COMMISSIONER MICHAEL J. COPPS
RE: Commission seeks comment on disposition of down payments and pending applications for licenses won during Auction No. 35 for spectrum formerly licensed to NextWave Personal Communications Inc., NextWave Power Partners, Inc. and Urban Comm-North Carolina, Inc. (Auction Event No. 35)
I believe that there are strong equitable arguments to support returning the remaining funds on deposit related to Auction 35, and even for dismissing all pending applications related to that auction. But I am frankly somewhat concerned about the timing of today's Public Notice, as drafted. I have been in this town long enough to know that there is something called the Law of Unintended Consequences, and I never underestimate its power. I must, therefore, concur rather than approve of this action.
1 Requests for Refunds of Down Payments Made In Auction No. 35, Order, FCC 02-99 (rel. Mar. 27, 2002) ("Partial Refund Order").
2 NextWave Personal Communications Inc. v. FCC, 254 F.3d 130 (D.C. Cir. 2001), cert. granted, __ U.S. __ , 70 U.S. L.W. 3317, 70 U.S.LW. 3545, 70 U.S.L.W. 3351 (March 4, 2002) (Nos. 01-653, 01-657); In re NextWave Personal Communications, Inc., 200 F.3d 43 (2d Cir. 1999); Cellco Partnership d/b/a Verizon Wireless v. FCC, D.C. Cir. No. 02-1110 (filed April 8, 2002); Cellco Partnership d/b/a Verizon Wireless v. United States, C.F.C. No. 02-280c (filed April 5, 2002); In re Urban Comm-North Carolina, Inc., Case No. 98-B-10086 (REG), Adv. Proc. No. 99/8125A; Applications for Review, dated March 17, 1997 and June 16, 1997, filed by Antigone Communications, L.P. and PCS Devco, Inc.; Petition to Initiate an Investigation and Audit Regarding the Eligibility of NextWave Personal Communications, Inc. and NextWave Power Partners Inc. to Hold C and F Block licenses, filed by Alaska Native Wireless, L.L.C., Verizon Wireless, and VoiceStream Wireless Corporation, dated July 19, 2001; Petition for Reconsideration, filed by Alaska Native Wireless, L.L.C. and VoiceStream Wireless Corporation, dated October 12, 2001; Petition to Deny Reinstatement of Licenses, filed by Alaska Native Wireless, L.L.C., and VoiceStream Wireless Corporation, dated August 30, 2001.
3 See FCC v. NextWave Personal Communications Inc., cert. granted, __ U.S. __, 70 U.S.L.W. 3317, 70 U.S.L.W. 3545, 70 U.S.L.W. 3551 (U.S. March 4, 2002) (Nos. 01-653, 01-657).
4 Partial Refund Order at 9-10, para. 14-16.
5 Id. at 9, para. 15.
6 Id. at 9, para. 16.
7 See Cellco Partnership d/b/a Verizon Wireless v. FCC, D.C. Cir. No. 02-1110 (filed April 8, 2002); Cellco Partnership d/b/a Verizon Wireless v. United States, C.F.C. No. 02-280c (filed April 5, 2002). The case pending in the Court of Appeals for the District of Columbia Circuit ("D.C. Circuit") is at the briefing stage-Verizon Wireless's opening brief is due November 22, 2002, followed by the FCC's brief on January 8, 2003, and Verizon's reply on February 6, 2003. Oral argument is scheduled for April 15, 2003. In the case pending before the Court of Federal Claims, the government has requested that this case be held in abeyance pending disposition by the D.C. Circuit of the related case and the Supreme Court of the NextWave case.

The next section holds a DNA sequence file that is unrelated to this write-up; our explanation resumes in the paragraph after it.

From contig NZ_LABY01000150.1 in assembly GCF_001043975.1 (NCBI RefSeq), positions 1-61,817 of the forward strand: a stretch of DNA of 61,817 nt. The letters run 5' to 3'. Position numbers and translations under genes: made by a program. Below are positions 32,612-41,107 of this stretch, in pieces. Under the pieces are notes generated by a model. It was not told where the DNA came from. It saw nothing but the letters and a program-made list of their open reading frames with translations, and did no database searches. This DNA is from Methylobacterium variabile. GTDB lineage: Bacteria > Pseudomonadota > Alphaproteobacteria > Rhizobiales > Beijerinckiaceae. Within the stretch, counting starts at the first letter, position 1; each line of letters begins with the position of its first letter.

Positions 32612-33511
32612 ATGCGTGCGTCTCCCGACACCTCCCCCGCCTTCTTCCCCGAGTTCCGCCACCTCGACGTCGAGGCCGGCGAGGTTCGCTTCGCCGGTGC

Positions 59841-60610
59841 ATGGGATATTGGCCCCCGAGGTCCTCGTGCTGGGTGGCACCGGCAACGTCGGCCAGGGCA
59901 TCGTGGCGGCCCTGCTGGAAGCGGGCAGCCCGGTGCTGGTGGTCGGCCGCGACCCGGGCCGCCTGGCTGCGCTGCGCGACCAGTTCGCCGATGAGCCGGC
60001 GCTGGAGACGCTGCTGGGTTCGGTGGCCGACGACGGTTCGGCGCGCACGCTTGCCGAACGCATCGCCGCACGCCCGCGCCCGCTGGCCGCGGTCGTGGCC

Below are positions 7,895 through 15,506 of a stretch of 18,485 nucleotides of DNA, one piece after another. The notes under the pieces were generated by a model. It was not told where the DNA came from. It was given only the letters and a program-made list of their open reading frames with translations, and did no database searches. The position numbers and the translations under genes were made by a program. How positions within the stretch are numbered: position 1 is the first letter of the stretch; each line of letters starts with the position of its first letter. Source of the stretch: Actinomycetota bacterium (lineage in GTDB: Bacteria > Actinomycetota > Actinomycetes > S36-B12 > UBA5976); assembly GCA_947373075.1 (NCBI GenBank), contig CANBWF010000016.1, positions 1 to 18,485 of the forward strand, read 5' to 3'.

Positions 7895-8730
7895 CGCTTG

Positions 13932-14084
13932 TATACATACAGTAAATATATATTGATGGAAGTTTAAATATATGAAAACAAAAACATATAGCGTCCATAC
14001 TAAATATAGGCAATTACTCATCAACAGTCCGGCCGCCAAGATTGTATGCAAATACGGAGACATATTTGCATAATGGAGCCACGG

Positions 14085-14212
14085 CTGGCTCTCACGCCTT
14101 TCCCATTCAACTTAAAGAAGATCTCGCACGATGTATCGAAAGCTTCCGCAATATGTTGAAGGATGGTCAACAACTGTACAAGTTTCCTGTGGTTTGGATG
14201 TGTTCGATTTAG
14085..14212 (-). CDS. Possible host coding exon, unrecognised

8 See Letter to Michael K. Powell, Chairman, FCC, from Peter C. Crampton, et al., at p.2 (Aug. 16, 2002); see also Letter to Michael K. Powell, Chairman, FCC, from Thomas E. Wheeler, Cellular Telecommunications & Internet Assoc., at p. 2 (Aug. 13, 2002).
9 In re Amendment of the Commission's Rules Regarding Installment Payment Financing for PCS Licensees, 12 FCC Rcd 16,436 (1997) (C Block Restructuring 2nd R & O), on recon. 13 FCC Rcd 8345 (1998) (Recon. of C Block Restructuring 2nd R & O), aff'd, U.S. Airwaves Inc. v. FCC, 232 F.3d 227 (D.C. Cir. 2000).
10 C Block Restructuring 2nd R & O , 12 FCC Rcd 16,436, para. 2-3 (1997).
11 In addition to relinquishing any and all claims on the Auction No. 35 licenses, the bidder would also be required to release any other claims against the United States and the FCC arising out of Auction 35.
12 See 4 C.F.R. Parts 101-105; C Block Restructuring 2nd R & O, 12 FCC Rcd 16436, para. 53-58 (1997); U.S. Department of Justice Approves Debt Forgiveness for Personal Communications Services (PCS) C Block, DA 98-1051, Public Notice (June 3, 1998).
13 We note that in the C-block debt restructuring proceeding, licensees that surrendered licenses pursuant to the various options, under certain circumstances, were deemed ineligible to reacquire their surrendered licenses through reauction or by any other means for a period of two years from the start date of the next reauction. Recon. of C Block Restructuring 2nd R & O, 13 FCC Rcd 8345, para. 37 (1998).
14 Id. at para. 34-37.
15 47 U.S.C. § 309(j)(3)(B) & (D).
16 Parties making oral ex parte presentations are reminded that memoranda summarizing the presentation must contain a summary of the substance of the presentation and not merely a listing of the subject discussed. More than a one or two sentence description of the views and arguments presented generally is required. See 47 C.F.R. § 1.1206(b)(2).
17 NextWave's Petition to Defer or, in the Alternative, to Condition
Grant (filed March 9, 2001); Reply Comments of Verizon Wireless (filed March